Shanghai is another kind of creature. Apart from the longstanding M50 art zone on Moganshan Road, affordable studios are usually going to be further afield. Sometimes they remain in organized creative zones or occur in more organically found clusterings wherever, as in Dunedin, the rents are cheapest. But whether it’s central Puxi, Songjiang or a water town like Zhujiajiao artists and designers have a way of, well, finding their way. And if the contemporary art scene in Shanghai is comparatively new, the museums, international art fairs and biennials expand exponentially year by year so that the depth of shows and events in any one week can be astonishing. The recently developed Government-supported West Bund precinct isn’t so much a work in progress as some kind of meteor of art that’s crash-landed, with private collector funded museums like Long and Yuz leading the way.
Context is everywhere….
It’s significant that this show is being held within the Yu Yuan as traditionally the arts merge in a Chinese garden. The designers were often painter poets themselves, and the Chinese gardens have long served as both repositories and active generators of culture and places of welcome for visiting artists, and the ensuing exchange of ideas. In the gardens too, formal order such as that offered up by the Emperor’s world was thrown into clever disarray. Outwardly places of repose and elegance classical gardens might offer a world of ragged glory, of strange grottoes and twisted taihu stones that each suggest one thing while also managing to present its other. There is the idea that these places are a kind of microcosm not necessarily of the world as it is but of how it might be, with gardens sometimes described as paintings to walk through or three-dimensional poems.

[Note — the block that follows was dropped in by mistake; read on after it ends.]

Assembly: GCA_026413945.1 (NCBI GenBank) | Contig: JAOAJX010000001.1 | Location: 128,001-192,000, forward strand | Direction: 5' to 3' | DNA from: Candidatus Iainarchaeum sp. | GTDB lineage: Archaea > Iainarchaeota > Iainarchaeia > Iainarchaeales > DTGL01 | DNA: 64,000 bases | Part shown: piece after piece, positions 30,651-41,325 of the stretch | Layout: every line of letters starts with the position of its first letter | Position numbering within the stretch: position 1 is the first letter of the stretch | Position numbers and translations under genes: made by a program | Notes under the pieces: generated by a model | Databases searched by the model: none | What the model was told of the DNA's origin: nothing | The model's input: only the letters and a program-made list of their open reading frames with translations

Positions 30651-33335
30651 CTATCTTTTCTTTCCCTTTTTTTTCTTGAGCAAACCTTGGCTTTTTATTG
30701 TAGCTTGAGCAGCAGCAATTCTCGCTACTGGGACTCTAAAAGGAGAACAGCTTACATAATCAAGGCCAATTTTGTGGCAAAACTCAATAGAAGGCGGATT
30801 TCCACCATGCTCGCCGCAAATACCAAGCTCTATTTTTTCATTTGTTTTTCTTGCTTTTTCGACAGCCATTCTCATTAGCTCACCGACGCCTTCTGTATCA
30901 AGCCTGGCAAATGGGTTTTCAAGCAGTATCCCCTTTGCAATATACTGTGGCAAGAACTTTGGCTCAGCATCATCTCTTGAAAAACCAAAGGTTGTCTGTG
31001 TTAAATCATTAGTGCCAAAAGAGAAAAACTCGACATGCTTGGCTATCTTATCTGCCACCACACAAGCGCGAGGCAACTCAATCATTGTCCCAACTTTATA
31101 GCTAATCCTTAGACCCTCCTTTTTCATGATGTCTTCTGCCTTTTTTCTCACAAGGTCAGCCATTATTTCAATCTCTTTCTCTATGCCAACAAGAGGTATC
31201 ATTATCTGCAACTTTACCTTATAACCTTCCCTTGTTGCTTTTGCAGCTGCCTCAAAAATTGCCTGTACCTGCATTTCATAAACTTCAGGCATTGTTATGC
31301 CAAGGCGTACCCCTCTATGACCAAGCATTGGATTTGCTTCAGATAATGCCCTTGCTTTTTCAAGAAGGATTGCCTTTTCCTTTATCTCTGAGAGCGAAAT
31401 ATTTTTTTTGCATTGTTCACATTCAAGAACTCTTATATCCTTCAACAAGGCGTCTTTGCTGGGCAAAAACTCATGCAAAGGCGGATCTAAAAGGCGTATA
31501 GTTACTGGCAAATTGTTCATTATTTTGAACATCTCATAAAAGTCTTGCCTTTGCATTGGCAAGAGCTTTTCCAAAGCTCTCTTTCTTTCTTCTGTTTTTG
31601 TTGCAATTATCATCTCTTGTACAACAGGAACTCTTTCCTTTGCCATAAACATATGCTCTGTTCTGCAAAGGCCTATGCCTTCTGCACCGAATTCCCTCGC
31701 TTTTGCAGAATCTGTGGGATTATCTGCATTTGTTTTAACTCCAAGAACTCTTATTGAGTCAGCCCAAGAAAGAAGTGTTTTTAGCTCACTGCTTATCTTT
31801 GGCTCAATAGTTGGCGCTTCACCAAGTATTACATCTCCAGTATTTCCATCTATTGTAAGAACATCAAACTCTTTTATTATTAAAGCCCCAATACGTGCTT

This confluence of the arts is common amongst Shanghai artists today with notable practitioners moving seamlessly between painting, sculpture, design, photography, film, sound, fashion and architecture. It’s fitting then that this show from Dunedin presents visual artists and fashion together. Artists of Dunedin, typically by inclination and often of necessity, are willing multi-taskers, experimenting across disciplines and, as in Shanghai, hybrid and collaborative practice is frequently the result.
Music forms a kind of hub for Dunedin’s art scene. The title for this show comes from a song by legendary Dunedin band The Clean. Leading the way in Dunedin’s postpunk music scene since the late 1970s, here is a recognition of the craft of the song, a sometimes experimental approach with a ready roughness yet knowingly informed. The Chinese term would be zhou and it was a quality also looked for by the literati in pursuit of an art beyond the official. Think of it as art without artifice and a kind of search for authenticity via material, clarity of form and intention. I like to think it can be seen in much of Dunedin’s art and in the success of independent fashion labels.
Traditionally Dunedin fashion appears painted black, wearing the weather and its changes. But if there is a gothic darkness called upon when trying to summon our city, equally there are the psychedelic notes of high key unexpected colour swirling, and any attempt to limit the imagination inevitably suffers. Shanghai has long been the Chinese city most comfortable with things Western, and fashion is no exception. Shanghai Fashion Week works on a scale that reaches right across this city and thanks to the Dunedin Shanghai Sister City Project and the Otago Polytechnic’s School of Fashion, Dunedin has begun featuring as part of this iconic event. But spend some time here and you see along with the high status shows, the major labels and the global chains, an ongoing mixtape of traditional, street and the experimental that would just as easily wear its lines in downtown Dunedin.
In the end we are all just trying to find our way...
I’d like to think there is no one Shanghai any more than there is one Dunedin, one way of making art, or one way of remaking the world we all live in. That Dunedin and Shanghai are having these conversations, visiting each other’s studios - that’s what counts.
If Dunedin is one of the great small cities Shanghai is obviously one of the great large cities. Between these extremes anything could happen…
Dunedin, Melbourne, Shanghai 2017
Ji Cheng, The Craft of Gardens . trans. Alison Hardie (New York: Better Link Press 2012, orig. 1635), 48.
The Clean (Kilgour, Kilgour, Scott). “Anything Could Happen” (lyrics), Boodle, Boodle, Boodle, 45rpm. (Flying Nun Records 1981).